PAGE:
Team, Visitors, External Collaborators
Overall Objectives
Research Program
Application Domains
Highlights of the Year
New Software and Platforms
New Results
Bilateral Contracts and Grants with Industry
Partnerships and Cooperations
XML PDF e-pub
PDF e-Pub

Section: New Results

Energy-aware computing

Participants : Emile Cadorel, Hélène Coullon, Adrien Lebre, Thomas Ledoux, Jean-Marc Menaud, Jonathan Pastor, Dimitri Saingre, Yewan Wang.

Energy consumption is one of the major challenges of modern datacenters and supercomputers. Our works in Energy-aware computing can be categorized into two subdomains: Software level (SaaS, PaaS) and Infrastructure level (IaaS). At Software level, we worked on the general Cloud applications architectures and more recently on BlockChain-based solutions. At Infrastructure level, we worked this year on two directions: (i) investigating the thermal aspects in datacenters, and (ii) analyzing the energy footprint of geo-distributed plateforms.

In [11], the scheduling of heterogeneous scientific workflows while minimizing the energy consumption of the cloud provider is tackled by introducing a deadline sensitive algorithm. Scheduling workflows in a cloud environment is a difficult optimization problem as capacity constraints must be fulfilled additionally to dependencies constraints between tasks of the workflows. Usually, work around the scheduling of scientific workflows focuses on public clouds where infrastructure management is an unknown black box. Thus, many works offer scheduling algorithms designed to select the best set of virtual machines over time, so that the cost to the end user is minimized. This paper presents the new v-HEFT-deadline algorithm that takes into account users deadlines to minimize the number of machines used by the cloud provider. The results show the real benefits of using our algorithm for reducing the energy consumption of the cloud provider.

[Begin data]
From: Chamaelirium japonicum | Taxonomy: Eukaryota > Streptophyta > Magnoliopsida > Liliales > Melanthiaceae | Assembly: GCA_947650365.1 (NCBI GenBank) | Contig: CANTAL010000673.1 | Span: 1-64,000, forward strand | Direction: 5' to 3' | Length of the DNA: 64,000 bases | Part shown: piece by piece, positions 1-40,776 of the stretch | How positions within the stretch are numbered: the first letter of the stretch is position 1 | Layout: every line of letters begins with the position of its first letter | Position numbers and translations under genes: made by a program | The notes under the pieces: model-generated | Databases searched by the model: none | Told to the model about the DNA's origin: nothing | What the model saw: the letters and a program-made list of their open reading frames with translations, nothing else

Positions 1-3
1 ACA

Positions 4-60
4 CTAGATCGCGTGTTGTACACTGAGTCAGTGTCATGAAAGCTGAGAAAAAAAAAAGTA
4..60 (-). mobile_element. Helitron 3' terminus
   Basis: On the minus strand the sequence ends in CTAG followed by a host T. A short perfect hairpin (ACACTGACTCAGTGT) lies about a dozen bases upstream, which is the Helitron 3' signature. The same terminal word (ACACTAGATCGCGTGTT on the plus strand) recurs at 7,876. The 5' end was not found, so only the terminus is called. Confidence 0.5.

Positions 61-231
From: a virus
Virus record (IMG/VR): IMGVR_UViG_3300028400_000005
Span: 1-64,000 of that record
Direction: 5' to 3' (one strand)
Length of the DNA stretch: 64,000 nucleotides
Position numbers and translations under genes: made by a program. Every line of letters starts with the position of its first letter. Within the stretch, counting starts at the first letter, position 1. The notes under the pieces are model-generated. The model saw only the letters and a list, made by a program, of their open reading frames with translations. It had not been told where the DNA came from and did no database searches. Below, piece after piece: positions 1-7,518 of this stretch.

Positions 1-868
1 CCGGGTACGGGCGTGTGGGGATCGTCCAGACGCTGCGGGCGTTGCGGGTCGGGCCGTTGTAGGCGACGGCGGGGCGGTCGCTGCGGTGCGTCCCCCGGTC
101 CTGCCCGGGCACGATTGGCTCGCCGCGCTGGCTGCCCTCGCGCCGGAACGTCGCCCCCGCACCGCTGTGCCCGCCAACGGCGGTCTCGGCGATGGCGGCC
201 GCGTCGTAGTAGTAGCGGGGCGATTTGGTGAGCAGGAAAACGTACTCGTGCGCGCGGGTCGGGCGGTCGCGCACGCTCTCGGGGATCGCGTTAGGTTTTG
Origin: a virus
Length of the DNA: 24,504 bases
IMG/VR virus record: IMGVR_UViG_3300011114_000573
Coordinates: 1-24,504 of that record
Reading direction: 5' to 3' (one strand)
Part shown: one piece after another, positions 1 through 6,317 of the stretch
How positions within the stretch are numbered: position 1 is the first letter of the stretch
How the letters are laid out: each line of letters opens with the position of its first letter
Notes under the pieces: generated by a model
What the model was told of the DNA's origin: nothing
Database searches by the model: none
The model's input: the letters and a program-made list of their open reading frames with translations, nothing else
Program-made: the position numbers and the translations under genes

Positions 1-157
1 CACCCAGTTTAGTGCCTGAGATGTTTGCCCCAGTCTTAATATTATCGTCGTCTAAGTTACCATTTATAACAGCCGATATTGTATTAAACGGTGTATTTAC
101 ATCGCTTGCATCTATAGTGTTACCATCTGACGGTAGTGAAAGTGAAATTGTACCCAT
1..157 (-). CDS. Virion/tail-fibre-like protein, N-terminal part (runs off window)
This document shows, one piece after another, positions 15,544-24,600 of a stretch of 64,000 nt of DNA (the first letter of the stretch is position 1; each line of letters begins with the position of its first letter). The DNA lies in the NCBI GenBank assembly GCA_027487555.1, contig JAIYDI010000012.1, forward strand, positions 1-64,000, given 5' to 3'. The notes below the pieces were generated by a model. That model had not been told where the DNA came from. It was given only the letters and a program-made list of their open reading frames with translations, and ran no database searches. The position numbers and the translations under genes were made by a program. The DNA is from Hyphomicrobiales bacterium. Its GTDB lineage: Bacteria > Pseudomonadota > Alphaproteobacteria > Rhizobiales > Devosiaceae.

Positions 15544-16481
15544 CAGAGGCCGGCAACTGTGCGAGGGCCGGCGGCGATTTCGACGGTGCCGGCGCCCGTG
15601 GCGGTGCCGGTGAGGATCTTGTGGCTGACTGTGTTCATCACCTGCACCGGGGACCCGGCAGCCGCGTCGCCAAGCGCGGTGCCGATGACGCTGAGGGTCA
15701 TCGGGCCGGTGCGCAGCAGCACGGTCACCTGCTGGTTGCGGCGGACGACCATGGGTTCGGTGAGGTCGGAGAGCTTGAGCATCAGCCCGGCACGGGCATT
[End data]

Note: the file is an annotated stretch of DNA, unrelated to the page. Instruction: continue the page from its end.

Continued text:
In [25], over the last year, both academic and industry have increase their work on blockchain technologies. Despite the potential of blockchain technologies in many areas, several obstacles are slowing down their development. In addition to the legal and social obstacles, technical limitations now prevent them from imposing themselves as a real alternative to centralised services. For example, several problems dealing with the scalability or the energy cost have been identified. That's why, a significant part of this research is focused on improving the performances (latency, throughput, energy footprint, etc.) of such systems. Unfortunately, Those projects are often evaluated with ad hoc tools and experimental environment, preventing reproducibility and easy comparison of new contribution to the state of the art. As a result, we notice a clear lack of tooling concerning the benchmarking of blockchain technologies. To the best of our knowledge only a few tools address such issues. Those tools often relies on the load generation aspect and omit some other important aspect of benchmark experiments such as reproducibility and the network emulation. We introduce BCTMark, a general framework for benchmarking blockchain technologies in an emulated environment in a reproductible way.